As a community, we must continue to support Indigenous solidarities around the globe and actively organize against the erasure of history. This leaf, which in itself is just a small part of recognizing that history, will be restored by our community and will continue to stand as a reminder that both the U.S. and Israel are states predicated on settler-colonial violence. In the face of threats of continued annexation of Palestinian land, and continuing assaults on Native American sovereignty, we can look to these maps to teach us that annexation is not a one-time event, but rather a deadly, ongoing structure. The defaced leaf exemplifies the necessity of collaboration between Indigenous liberation movements and foreshadows the sort of backlash we can expect from the continuation of this important work.
As Gail Tremblay and Zoltán Grossman said in a joint statement, “We recently saw with alarm and disgust that our art project has been defaced on a mural in downtown Olympia. The perpetrators were not protesters, but vandals evidently upset by the message of the artwork, which uses maps to compare U.S. settler colonization of Native American lands with Israeli settler colonization of Palestinian lands. We feel the desecration must be answered and corrected, and the incident be seen as an opportunity to increase awareness of common bonds between Indigenous Americans and Palestinians.
The Olympia-Rafah Solidarity Mural was dedicated was inspired by the life of Rachel Corrie, a former Evergreen student who had been crushed to death in 2003 by an Israeli military bulldozer, as she protected a Palestinian home from being demolished in Rafah, Gaza Strip. Part of the mural symbolizes an olive tree, with each ‘leaf’ provided by an artist or community group.
One of us is an artist and writer of the Onondaga and Mi’kmaq nations, and the other a Jewish geographer and son of a Hungarian Holocaust survivor. We have both taught Native Studies and our other areas of study at The Evergreen State College. On the mural leaf, we collaborated on a series of four maps that compare the diminishment of Native American lands to the diminishment of Palestinian lands, from the large majority of the territory before the independence of the U.S. and Israel, to the small reservations or enclaves remaining in the 21st century.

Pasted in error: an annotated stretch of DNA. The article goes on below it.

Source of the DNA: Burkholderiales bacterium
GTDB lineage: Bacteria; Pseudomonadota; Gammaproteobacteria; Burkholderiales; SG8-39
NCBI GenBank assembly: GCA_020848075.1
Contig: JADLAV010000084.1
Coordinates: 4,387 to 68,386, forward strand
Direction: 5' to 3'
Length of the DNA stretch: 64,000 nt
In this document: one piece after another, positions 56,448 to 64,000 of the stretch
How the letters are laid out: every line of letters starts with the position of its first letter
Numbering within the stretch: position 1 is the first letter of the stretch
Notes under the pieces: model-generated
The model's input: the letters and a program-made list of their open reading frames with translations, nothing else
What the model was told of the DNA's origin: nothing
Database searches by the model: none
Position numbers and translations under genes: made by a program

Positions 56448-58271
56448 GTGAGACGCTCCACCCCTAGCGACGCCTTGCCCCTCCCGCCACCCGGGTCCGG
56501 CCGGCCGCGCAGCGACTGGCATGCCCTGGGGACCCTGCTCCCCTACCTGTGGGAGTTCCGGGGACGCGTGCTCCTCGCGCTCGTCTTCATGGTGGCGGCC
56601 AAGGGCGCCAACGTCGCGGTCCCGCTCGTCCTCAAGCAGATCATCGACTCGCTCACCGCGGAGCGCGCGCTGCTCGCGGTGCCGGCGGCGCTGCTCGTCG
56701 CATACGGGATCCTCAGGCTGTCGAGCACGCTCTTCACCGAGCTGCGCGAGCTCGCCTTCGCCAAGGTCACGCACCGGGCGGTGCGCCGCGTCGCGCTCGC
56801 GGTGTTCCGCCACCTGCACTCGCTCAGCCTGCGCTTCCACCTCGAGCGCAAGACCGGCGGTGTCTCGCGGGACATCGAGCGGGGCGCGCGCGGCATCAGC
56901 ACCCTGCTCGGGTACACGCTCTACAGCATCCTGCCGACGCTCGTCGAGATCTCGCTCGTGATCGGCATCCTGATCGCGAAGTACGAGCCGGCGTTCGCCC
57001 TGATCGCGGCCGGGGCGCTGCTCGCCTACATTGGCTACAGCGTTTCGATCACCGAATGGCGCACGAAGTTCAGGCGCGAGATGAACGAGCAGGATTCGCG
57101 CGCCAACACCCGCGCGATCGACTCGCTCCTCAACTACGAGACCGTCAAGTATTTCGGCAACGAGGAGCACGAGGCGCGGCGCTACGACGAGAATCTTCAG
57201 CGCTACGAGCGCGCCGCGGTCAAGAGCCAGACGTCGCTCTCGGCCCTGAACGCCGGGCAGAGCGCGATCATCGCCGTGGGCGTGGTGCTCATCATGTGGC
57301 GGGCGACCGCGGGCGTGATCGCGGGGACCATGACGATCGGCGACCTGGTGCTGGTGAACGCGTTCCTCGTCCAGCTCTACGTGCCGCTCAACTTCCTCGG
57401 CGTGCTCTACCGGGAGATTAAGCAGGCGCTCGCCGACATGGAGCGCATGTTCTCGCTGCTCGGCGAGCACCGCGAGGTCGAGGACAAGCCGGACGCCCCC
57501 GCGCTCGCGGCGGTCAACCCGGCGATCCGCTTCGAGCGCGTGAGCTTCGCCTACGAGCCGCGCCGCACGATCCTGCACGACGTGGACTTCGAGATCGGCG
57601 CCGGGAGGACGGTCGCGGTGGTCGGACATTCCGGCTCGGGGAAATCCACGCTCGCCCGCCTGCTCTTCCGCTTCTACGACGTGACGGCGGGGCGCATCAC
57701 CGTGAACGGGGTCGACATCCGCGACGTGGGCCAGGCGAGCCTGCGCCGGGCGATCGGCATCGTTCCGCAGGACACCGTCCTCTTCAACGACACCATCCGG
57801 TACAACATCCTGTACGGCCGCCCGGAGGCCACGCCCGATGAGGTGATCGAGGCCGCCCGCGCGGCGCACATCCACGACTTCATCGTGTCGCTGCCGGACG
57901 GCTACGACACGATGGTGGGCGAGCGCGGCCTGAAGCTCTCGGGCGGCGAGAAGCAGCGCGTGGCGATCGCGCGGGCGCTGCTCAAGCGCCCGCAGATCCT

The maps show a similar pattern of erasing the peoples who have lived on the land for centuries. We wanted Americans who looked at the maps to see the negative effects on cultures when settlers move onto and annex land where other people have lived for centuries, and the terrible effects that land loss has on people who are driven from their villages and farms. While the histories of people’s cultural connections to place may be very different, the loss of those connections are difficult and painful.
Clearly, the number of Indigenous Americans who were killed and relocated is much larger than the number of Palestinians. But it is difficult for Indigenous people to not sympathize with Palestinians who have been dispossessed of their land and resources. It is painful to watch the ways in which Indigenous Americans and Palestinians have been dehumanized, and how Israeli and U.S. government forces have dehumanized themselves by forcibly displacing people. When people do such violence to others, it is hard to think how they are going to learn to fit into the circle of things that support life on this planet. Settler states cannot build settlements and walls on others’ lands and not cause chaos and conflict.
We are not surprised that the map leaf was defaced as Israeli Prime Minister Benjamin Netanyahu was moving (with Trump’s encouragement) to further diminish Palestinian lands through unilateral annexations. Some backers of illegal Israeli settlements have pointed to U.S. ‘Manifest Destiny’ as a precedent for the seizure and annexation of the occupied territories, in order to normalize taking Palestinians’ ancestral lands. Other backers of Israeli policy who deny its destructive effects are uncomfortable hearing about parallels with Native American history.
But centuries of Indigenous resistance here, up to current anti-racist protests, show that Native peoples do not so easily disappear through forced removal or assimilation. If the settler states are cooperating closely with each other (such as on border walls and surveillance technologies), perhaps the peoples of both lands should build bridges instead of walls, and deepen their mutual understanding.
If those who defaced the mural art think they have silenced our free speech, they have only strengthened our voices. Just as the Rachel Corrie Foundation intends to repair and restore the leaf, we intend to help renew a public understanding of settler colonial connections between the U.S. and Israel, and build stronger bonds between colonized peoples of the land.”
Gail Tremblay concluded in her longer artist’s statement on the defacement that “[W]e must learn to move carefully, to live lightly on the planet and to share so everything stays in balance. Looking at the maps, think about O:hen:ten Karihwatehhkwen (the Words that Come Before All Else) and how we all must learn to care for one another and the Earth. Without that, there is too much greed and too much grief. I want history to stop breaking everyone’s heart and caring to become our best way of working.”
Read Gail Tremblay’s full artist statement and Zoltán Grossman’s full geographer’s statement here.